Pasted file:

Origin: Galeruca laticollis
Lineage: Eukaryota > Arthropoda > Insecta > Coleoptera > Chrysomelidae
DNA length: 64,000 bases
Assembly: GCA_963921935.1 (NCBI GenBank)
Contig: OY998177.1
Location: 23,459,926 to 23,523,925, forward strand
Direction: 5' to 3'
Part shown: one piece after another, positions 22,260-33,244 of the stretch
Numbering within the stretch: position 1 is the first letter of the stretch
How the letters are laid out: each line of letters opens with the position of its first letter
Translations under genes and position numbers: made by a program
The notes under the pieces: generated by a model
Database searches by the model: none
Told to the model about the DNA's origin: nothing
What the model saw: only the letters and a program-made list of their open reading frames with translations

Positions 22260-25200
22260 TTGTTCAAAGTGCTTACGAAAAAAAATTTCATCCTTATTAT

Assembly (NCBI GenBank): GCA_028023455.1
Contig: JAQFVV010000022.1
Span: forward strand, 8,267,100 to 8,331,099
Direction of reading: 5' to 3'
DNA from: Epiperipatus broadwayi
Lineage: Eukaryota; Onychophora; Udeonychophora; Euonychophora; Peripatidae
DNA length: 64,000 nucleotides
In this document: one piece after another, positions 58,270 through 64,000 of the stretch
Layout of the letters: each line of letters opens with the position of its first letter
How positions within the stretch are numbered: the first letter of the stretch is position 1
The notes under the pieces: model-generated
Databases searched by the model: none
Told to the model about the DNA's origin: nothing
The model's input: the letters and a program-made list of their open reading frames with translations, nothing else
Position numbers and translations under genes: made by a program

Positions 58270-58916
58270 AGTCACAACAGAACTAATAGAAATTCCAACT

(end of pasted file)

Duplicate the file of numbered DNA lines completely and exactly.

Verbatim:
Origin: Galeruca laticollis
Lineage: Eukaryota > Arthropoda > Insecta > Coleoptera > Chrysomelidae
DNA length: 64,000 bases
Assembly: GCA_963921935.1 (NCBI GenBank)
Contig: OY998177.1
Location: 23,459,926 to 23,523,925, forward strand
Direction: 5' to 3'
Part shown: one piece after another, positions 22,260-33,244 of the stretch
Numbering within the stretch: position 1 is the first letter of the stretch
How the letters are laid out: each line of letters opens with the position of its first letter
Translations under genes and position numbers: made by a program
The notes under the pieces: generated by a model
Database searches by the model: none
Told to the model about the DNA's origin: nothing
What the model saw: only the letters and a program-made list of their open reading frames with translations

Positions 22260-25200
22260 TTGTTCAAAGTGCTTACGAAAAAAAATTTCATCCTTATTAT

Assembly (NCBI GenBank): GCA_028023455.1
Contig: JAQFVV010000022.1
Span: forward strand, 8,267,100 to 8,331,099
Direction of reading: 5' to 3'
DNA from: Epiperipatus broadwayi
Lineage: Eukaryota; Onychophora; Udeonychophora; Euonychophora; Peripatidae
DNA length: 64,000 nucleotides
In this document: one piece after another, positions 58,270 through 64,000 of the stretch
Layout of the letters: each line of letters opens with the position of its first letter
How positions within the stretch are numbered: the first letter of the stretch is position 1
The notes under the pieces: model-generated
Databases searched by the model: none
Told to the model about the DNA's origin: nothing
The model's input: the letters and a program-made list of their open reading frames with translations, nothing else
Position numbers and translations under genes: made by a program

Positions 58270-58916
58270 AGTCACAACAGAACTAATAGAAATTCCAACT